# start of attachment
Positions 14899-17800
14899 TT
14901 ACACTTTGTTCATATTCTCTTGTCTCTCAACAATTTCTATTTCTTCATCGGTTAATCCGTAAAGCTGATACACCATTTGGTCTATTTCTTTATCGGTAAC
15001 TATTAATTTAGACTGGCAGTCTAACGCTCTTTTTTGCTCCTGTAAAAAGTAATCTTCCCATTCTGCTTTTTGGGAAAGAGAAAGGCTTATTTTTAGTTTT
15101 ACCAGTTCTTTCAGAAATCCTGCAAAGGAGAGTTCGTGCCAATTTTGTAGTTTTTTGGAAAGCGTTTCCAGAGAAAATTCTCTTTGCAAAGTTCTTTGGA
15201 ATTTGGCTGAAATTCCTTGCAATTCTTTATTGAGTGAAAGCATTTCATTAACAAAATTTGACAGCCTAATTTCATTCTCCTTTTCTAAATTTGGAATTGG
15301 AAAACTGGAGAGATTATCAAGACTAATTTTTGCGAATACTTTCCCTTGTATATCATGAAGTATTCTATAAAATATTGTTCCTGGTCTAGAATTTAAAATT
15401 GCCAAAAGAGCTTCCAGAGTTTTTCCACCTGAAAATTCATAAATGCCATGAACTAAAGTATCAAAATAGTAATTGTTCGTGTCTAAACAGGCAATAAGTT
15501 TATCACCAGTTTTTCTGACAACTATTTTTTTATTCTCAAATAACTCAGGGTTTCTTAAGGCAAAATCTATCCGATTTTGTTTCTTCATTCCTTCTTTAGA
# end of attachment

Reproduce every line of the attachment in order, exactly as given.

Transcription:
Positions 14899-17800
14899 TT
14901 ACACTTTGTTCATATTCTCTTGTCTCTCAACAATTTCTATTTCTTCATCGGTTAATCCGTAAAGCTGATACACCATTTGGTCTATTTCTTTATCGGTAAC
15001 TATTAATTTAGACTGGCAGTCTAACGCTCTTTTTTGCTCCTGTAAAAAGTAATCTTCCCATTCTGCTTTTTGGGAAAGAGAAAGGCTTATTTTTAGTTTT
15101 ACCAGTTCTTTCAGAAATCCTGCAAAGGAGAGTTCGTGCCAATTTTGTAGTTTTTTGGAAAGCGTTTCCAGAGAAAATTCTCTTTGCAAAGTTCTTTGGA
15201 ATTTGGCTGAAATTCCTTGCAATTCTTTATTGAGTGAAAGCATTTCATTAACAAAATTTGACAGCCTAATTTCATTCTCCTTTTCTAAATTTGGAATTGG
15301 AAAACTGGAGAGATTATCAAGACTAATTTTTGCGAATACTTTCCCTTGTATATCATGAAGTATTCTATAAAATATTGTTCCTGGTCTAGAATTTAAAATT
15401 GCCAAAAGAGCTTCCAGAGTTTTTCCACCTGAAAATTCATAAATGCCATGAACTAAAGTATCAAAATAGTAATTGTTCGTGTCTAAACAGGCAATAAGTT
15501 TATCACCAGTTTTTCTGACAACTATTTTTTTATTCTCAAATAACTCAGGGTTTCTTAAGGCAAAATCTATCCGATTTTGTTTCTTCATTCCTTCTTTAGA